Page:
Climate models project that global temperature will rise another 2.0 to 11.5 degrees (F) by the end of this century, largely dependent on the magnitude of carbon emissions. "What is most troubling," Clark said, "is that this warming will be significantly greater than at any time during the past 11,300 years."
Marcott said that one of the natural factors affecting global temperatures over the past 11,300 years is gradual change in the distribution of solar insolation associated with Earth’s position relative to the sun. "During the warmest period of the Holocene, the Earth was positioned such that Northern Hemisphere summers warmed more," Marcott said.
"As the Earth’s orientation changed, Northern Hemisphere summers became cooler, and we should now be near the bottom of this long-term cooling trend — but obviously, we are not." Clark said that other studies, including those outlined in past IPCC reports, have attributed the warming of the planet over the past 50 years to anthropogenic, or human-caused activities — and not solar variability or other natural causes.
Slight variations in Earth's orbit lead to changes in the seasonal distribution of sun (solar)light reaching the Earth's surface and how it is distributed across the globe. There is very little change to the area-averaged annually averaged sunshine; but there can be strong changes in the geographical and seasonal distribution.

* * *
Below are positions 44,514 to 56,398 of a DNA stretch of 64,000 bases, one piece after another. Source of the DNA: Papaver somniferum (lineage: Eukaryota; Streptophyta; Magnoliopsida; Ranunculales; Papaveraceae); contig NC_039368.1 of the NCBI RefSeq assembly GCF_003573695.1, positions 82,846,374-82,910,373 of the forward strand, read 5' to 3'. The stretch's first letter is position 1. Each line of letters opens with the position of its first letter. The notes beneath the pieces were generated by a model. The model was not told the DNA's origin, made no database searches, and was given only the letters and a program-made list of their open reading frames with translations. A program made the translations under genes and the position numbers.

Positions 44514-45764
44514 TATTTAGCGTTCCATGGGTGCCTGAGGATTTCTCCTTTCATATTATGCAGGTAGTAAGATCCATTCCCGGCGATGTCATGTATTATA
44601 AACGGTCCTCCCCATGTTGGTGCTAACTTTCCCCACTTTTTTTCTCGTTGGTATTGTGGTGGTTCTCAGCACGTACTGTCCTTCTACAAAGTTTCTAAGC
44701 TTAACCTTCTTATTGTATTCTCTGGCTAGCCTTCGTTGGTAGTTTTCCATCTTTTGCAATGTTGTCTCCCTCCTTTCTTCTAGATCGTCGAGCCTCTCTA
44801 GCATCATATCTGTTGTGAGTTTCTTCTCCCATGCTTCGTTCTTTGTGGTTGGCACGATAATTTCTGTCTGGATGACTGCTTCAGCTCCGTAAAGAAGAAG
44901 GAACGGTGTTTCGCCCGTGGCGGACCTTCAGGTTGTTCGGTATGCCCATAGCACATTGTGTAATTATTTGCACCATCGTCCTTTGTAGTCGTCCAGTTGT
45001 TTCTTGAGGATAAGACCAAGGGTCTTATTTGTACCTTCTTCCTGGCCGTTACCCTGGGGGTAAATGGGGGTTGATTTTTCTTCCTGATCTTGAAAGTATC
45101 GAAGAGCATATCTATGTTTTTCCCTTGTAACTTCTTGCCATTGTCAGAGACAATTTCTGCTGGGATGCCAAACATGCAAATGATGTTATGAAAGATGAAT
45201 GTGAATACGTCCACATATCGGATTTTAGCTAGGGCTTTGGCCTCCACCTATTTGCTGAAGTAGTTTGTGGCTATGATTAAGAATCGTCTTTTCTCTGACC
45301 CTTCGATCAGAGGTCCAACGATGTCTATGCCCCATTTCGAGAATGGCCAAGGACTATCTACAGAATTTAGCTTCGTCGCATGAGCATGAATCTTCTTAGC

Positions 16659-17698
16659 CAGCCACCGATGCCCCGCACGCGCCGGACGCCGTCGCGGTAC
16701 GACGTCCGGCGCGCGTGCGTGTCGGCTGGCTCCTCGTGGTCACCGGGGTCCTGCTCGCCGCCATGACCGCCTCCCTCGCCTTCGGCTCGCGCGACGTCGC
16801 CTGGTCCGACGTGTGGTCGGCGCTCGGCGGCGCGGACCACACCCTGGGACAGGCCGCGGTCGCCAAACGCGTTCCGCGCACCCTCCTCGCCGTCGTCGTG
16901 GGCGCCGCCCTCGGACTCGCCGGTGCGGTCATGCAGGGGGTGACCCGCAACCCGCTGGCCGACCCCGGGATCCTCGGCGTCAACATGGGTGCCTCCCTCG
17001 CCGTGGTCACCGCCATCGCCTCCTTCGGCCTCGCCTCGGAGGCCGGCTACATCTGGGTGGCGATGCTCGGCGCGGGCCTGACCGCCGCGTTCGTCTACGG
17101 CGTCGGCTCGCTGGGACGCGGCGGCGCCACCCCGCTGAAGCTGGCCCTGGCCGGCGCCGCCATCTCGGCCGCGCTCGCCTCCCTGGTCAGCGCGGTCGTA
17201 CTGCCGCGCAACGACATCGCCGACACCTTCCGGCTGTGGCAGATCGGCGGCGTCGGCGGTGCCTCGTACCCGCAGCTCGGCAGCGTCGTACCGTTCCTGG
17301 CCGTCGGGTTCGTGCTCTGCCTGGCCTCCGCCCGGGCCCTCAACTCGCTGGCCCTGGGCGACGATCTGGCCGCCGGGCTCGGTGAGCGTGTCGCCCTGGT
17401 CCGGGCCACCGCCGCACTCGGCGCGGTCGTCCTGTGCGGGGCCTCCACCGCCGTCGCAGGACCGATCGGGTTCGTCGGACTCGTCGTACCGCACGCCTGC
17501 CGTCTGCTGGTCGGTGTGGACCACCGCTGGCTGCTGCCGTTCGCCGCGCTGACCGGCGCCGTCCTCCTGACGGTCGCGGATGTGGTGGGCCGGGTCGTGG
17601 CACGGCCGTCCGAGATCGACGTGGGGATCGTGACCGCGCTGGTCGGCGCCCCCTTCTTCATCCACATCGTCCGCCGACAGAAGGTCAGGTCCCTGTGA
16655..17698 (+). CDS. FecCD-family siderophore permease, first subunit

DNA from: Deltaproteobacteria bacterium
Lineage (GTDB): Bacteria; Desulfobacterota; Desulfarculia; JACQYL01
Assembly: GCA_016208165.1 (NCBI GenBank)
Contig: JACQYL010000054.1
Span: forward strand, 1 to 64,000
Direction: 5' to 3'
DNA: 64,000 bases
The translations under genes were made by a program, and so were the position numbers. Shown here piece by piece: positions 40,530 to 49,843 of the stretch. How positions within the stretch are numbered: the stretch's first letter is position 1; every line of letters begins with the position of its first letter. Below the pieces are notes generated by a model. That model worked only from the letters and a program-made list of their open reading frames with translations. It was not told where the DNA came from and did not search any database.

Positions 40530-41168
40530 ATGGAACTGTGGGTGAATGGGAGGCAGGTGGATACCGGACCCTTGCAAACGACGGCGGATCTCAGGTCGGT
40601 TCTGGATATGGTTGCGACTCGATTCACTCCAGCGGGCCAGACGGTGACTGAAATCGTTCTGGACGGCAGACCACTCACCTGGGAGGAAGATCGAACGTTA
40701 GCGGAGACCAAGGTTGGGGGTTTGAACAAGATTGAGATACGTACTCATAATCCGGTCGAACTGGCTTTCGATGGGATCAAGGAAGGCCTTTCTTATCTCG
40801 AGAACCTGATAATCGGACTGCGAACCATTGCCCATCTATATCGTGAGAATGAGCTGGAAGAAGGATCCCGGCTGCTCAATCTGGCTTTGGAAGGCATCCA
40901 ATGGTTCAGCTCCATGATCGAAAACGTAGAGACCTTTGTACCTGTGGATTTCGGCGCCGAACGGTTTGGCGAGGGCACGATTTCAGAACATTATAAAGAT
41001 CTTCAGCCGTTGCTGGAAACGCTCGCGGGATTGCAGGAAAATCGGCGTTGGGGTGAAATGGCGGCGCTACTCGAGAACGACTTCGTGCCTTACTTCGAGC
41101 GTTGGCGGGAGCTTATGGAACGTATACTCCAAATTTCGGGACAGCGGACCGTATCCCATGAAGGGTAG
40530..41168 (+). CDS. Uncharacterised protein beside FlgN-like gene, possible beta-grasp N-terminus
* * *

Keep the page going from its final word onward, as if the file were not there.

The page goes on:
The three types of orbital variations are variations in Earth's eccentricity, changes in the tilt angle of Earth's axis of rotation, and precession of Earth's axis. Combined together, these produce Milankovitch cycles which have a large impact on climate and are notable for their correlation to glacial and interglacial periods, their correlation with the advance and retreat of the Sahara, and for their appearance in the stratigraphic record.
"The last century stands out as the anomaly in this record of global temperature since the end of the last ice age," said Candace Major, program director in the National Science Foundation’s Division of Ocean Sciences. "This research shows that we’ve experienced almost the same range of temperature change since the beginning of the industrial revolution as over the previous 11,000 years of Earth history — but this change happened a lot more quickly."
The research team, which included Jeremy Shakun of Harvard University and Alan Mix of Oregon State, primarily used fossils from ocean sediment cores and terrestrial archives to reconstruct the temperature history. The chemical and physical characteristics of the fossils — including the species as well as their chemical composition and isotopic ratios — provide reliable proxy records for past temperatures by calibrating them to modern temperature records.
Using data from 73 sites around the world allows a global picture of the Earth’s history and provides new context for climate change analysis. "The Earth’s climate is complex and responds to multiple forcings, including CO2 and solar insolation," Marcott said. "Both of those changed very slowly over the past 11,000 years. But in the last 100 years, the increase in CO2 through increased emissions from human activities has been significant. It is the only variable that can best explain the rapid increase in global temperatures."